Did you know there was more to the type matching operator than just pattern matching and exception handling?
The type matching operator is defined thus:
:? It can be used by pattern matching to match on a specific type. For example, you might want to test that an object is a certain type or deal with an object being one of several different types. Pattern matching on types is your friend here:
match symbolUse.Symbol with | :? FSharpMemberOrFunctionOrValue | :? FSharpUnionCase | :? FSharpEntity | :? FSharpField | :? FSharpGenericParameter | :? FSharpActivePatternCase | :? FSharpParameter | :? FSharpStaticParameter -> match getSymbolDeclarationLocation symbolUse currentFile solution with | SymbolDeclarationLocation.External -> false | SymbolDeclarationLocation.Unknown -> false | _ -> true | _ -> false
During pattern matching you can also use the
as assignment operator to assign a named binding to the match so you can use it directly. This is somewhat akin to using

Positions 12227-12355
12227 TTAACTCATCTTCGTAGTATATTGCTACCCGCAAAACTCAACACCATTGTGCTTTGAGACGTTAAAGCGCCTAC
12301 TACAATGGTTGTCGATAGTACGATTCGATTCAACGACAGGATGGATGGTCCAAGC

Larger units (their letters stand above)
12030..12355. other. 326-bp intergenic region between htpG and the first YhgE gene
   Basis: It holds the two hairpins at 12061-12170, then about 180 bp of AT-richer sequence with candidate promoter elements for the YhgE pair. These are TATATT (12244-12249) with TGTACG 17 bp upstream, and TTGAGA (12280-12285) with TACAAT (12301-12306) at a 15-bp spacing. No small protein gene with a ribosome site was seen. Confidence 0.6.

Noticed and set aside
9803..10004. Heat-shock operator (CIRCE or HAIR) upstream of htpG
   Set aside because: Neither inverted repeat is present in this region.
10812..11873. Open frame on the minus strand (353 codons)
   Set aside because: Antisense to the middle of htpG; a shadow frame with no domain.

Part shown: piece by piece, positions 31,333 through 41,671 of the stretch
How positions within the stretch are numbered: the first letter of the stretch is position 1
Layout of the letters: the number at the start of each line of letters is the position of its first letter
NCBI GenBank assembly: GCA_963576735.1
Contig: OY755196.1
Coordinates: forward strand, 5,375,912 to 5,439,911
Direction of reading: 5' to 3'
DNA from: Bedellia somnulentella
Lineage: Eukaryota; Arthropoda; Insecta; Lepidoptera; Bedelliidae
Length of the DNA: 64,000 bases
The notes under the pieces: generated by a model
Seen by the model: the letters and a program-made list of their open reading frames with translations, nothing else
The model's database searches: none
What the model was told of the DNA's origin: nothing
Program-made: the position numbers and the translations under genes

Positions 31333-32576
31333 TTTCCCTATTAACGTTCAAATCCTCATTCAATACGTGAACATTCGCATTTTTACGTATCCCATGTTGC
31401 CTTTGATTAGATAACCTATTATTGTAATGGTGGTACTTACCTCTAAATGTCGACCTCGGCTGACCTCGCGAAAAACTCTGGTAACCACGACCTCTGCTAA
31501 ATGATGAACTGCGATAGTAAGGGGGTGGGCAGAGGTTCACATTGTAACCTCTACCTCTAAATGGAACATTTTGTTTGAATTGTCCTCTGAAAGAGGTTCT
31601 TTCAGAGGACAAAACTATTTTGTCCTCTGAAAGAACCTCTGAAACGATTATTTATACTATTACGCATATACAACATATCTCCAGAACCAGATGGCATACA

as in C#, or using an
as and then a
null check. Yuck! None of that kind of thing in F#:
let isPrivateToFile = match symbolUse.Symbol with | :? FSharpMemberOrFunctionOrValue as m -> not m.IsModuleValueOrMember | :? FSharpEntity as m -> m.Accessibility.IsPrivate | :? FSharpGenericParameter -> true | :? FSharpUnionCase as m -> m.Accessibility.IsPrivate | :? FSharpField as m -> m.Accessibility.IsPrivate | _ -> false
It can also be used in exception handing to match a specific type of exception, as in this example where
TimeoutExceptions are caught:
member x.GetDeclarationSymbols(line, col, lineStr) = match infoOpt with | None -> None | Some (checkResults, parseResults) -> let longName,residue = Parsing.findLongIdentsAndResidue(col, lineStr) // Get items & generate output try let results = Async.RunSynchronously (checkResults.GetDeclarationListSymbols(Some parseResults, line, col, lineStr, longName, residue, fun _ -> false), timeout = ServiceSettings.blockingTimeout ) Some (results, residue) with :? TimeoutException -> None
A final use for
:? that people either don’t tend to use or know about, is during a normal expression assignment. In this example
item :? DotNetProject would evaluate to true when
item is a
override x.SupportsItem(item:IBuildTarget) = item :? DotNetProject
Although not used that often I find the
:? operator to be really useful.
As usual F# helps to keep things short, succinct, and sweet!
Until next time!